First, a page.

Birth control prescriptions should be hassle-free. With Dr. B you can get an online medical consultation for the pill or ring that works best for your body.*Prescription treatment requires a virtual medical consultation with a medical provider to determine if a prescription is appropriate.
Consultation: A birth control consultation costs $15, which is lower than most doctor co-pays. Currently we don’t submit medical consultation claims to insurance companies, but you can use insurance for the prescription itself at your pharmacy.
Medication: Dr B. only charges for the medical consultation. Instead of marking up medications, we enable you to choose the most affordable or convenient pharmacy to get your prescription filled. If you have insurance, birth control is often free. If you don’t have insurance, some generic birth control brands cost as little as $15.
We offer over 170 brand and generic oral contraceptives as well as the NuvaRing.
Birth control pills work by safely preventing ovulation from occurring. Ovulation refers to the process where hormones trigger the release of an egg from the ovary, making it available for fertilization by sperm. Hormonal birth control prevents the body from ovulating, which means there is no egg for sperm to fertilize and pregnancy is not possible.
Birth control pills also thicken cervical mucus, making it difficult for sperm to pass through the cervix and find an egg. In addition, the pill thins the lining of the uterine wall, which makes it less likely for an egg to implant in the uterus even if it is fertilized.
The pill is the most popular form of hormonal birth control. A single pack contains a 3-4 week supply of pills.
When taken correctly, birth control pills are 99.9% effective at preventing pregnancy. However, missing even one dose can lead to pregnancy.
Hormonal birth control does not protect against sexually transmitted infections or diseases, including HIV.
Birth control pills are considered very safe for most women. Like all medications they also have possible side effects, though most go away after 2-3 months. The most common side effects are spotting or bleeding between periods, sore breasts, mild nausea or headaches. Other side effects can include mood changes and decreased sex drive.
Side effects can vary between brands, but birth control shouldn’t make you feel unwell. If you’re still experiencing side effects after three months, you may want to switch brands or try a different birth control method.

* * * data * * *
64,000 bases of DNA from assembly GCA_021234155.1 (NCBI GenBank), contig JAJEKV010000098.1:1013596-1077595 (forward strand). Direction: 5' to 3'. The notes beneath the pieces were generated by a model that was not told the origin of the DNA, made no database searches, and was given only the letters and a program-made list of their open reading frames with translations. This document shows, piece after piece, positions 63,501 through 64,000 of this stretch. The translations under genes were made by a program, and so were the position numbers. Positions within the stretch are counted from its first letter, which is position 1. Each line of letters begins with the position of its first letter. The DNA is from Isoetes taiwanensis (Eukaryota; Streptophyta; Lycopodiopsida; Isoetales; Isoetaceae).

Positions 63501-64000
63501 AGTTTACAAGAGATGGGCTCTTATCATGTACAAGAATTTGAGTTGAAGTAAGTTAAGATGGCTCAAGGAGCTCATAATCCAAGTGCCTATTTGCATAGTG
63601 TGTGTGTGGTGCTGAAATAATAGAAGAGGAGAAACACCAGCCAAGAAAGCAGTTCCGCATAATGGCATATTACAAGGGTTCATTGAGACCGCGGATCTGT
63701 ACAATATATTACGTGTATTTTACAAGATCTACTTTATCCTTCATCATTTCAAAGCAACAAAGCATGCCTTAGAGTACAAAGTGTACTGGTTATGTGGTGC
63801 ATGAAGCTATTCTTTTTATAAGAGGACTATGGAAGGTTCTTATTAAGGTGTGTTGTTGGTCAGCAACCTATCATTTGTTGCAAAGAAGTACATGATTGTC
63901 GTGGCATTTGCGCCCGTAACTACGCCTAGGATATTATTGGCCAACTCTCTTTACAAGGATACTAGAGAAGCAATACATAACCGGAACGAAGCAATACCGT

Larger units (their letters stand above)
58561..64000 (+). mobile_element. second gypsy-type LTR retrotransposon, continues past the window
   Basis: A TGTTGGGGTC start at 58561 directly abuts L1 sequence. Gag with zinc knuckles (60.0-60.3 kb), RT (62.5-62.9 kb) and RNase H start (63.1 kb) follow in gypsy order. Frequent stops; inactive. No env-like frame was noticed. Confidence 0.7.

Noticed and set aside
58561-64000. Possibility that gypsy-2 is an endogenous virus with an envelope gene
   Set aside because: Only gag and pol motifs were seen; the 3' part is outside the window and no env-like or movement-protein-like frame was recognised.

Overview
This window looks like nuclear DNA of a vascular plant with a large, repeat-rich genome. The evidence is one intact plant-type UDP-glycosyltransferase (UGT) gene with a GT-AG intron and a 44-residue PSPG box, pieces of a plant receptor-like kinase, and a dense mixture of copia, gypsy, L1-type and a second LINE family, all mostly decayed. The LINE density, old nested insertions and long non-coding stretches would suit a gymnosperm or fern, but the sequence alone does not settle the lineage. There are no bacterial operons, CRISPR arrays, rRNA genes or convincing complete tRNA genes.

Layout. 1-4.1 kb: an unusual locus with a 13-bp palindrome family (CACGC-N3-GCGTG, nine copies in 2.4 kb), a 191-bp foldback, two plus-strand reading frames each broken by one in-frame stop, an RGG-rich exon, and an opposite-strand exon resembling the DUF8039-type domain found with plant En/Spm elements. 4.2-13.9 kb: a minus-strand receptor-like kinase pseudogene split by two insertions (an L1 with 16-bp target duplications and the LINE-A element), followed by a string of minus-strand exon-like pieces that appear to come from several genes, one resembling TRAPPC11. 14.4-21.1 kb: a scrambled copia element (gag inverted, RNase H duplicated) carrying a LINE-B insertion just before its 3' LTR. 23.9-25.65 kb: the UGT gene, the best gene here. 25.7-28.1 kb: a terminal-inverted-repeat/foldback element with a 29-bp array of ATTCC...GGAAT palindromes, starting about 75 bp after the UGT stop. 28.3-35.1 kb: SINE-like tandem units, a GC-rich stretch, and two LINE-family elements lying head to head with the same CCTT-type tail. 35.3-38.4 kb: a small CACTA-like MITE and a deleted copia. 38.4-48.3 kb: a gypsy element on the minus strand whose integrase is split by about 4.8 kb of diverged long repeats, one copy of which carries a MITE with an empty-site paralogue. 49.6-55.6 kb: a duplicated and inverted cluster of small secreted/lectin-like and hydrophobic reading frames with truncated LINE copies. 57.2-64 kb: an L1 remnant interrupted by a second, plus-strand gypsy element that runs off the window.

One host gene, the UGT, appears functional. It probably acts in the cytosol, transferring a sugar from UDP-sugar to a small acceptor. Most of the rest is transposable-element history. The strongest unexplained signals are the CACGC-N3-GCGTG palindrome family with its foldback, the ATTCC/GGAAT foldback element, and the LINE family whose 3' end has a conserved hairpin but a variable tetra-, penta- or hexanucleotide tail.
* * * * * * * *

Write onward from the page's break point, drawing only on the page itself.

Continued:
Birth control pills can cause a higher risk for blood clots. 3-9 out of every 10,000 women who take birth control pills will develop a blood clot. While blood clots can be treated, one-third of people with untreated blood clots die from the condition. The risk for blood clots goes up for birth control users who smoke and are over the age of 35.
In rare cases, birth control has also been linked to higher blood pressure, liver tumors and breast cancer.
If you’re taking other medications, you’ll want to check with your medical provider about any potential interactions.
While it only takes a few days for the hormones to leave your body, it may take several weeks for your regular menstrual cycle to return. Side effects from stopping birth control pills vary, but may include: the return of PMS symptoms, changes in sex drive, changes in your period, vaginal discharge, and skin changes (like acne).
Depending on the pill, ovulation can return as soon as a few days after stopping birth control pills. If you don’t want to become pregnant, use a backup form of birth control, like condoms.
While your period may be irregular after stopping the pill, if it doesn’t return after three months, you should take a pregnancy test to make sure you’re not pregnant and talk to your primary care provider.
Your regular ovulation cycle will resume a few weeks after stopping birth control pills, but there is a risk of pregnancy as soon as you stop taking them. Be sure to use a backup form of birth control if you don’t want to conceive.
Conceiving right after getting off of birth control does not lead to a higher risk for miscarriage or harm to the fetus because the hormones do not remain in your system for more than a few days.
Even without insurance, there are still many low-cost generic birth control pill options that range from $7-$50 per one-month supply.
You’ll receive a three-month birth control supply with every Dr. B consultation. We’ll send you a reminder for an online check-in when it’s time for your next refill.
Yes. If you don’t have a preferred birth control brand, a medical provider can make a safe and effective recommendation.
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“The process could not have been easier. My chart was reviewed by a licensed professional and I was able to pick up my prescription at my preferred local pharmacy within a few hours.”
Meghan E. from Florida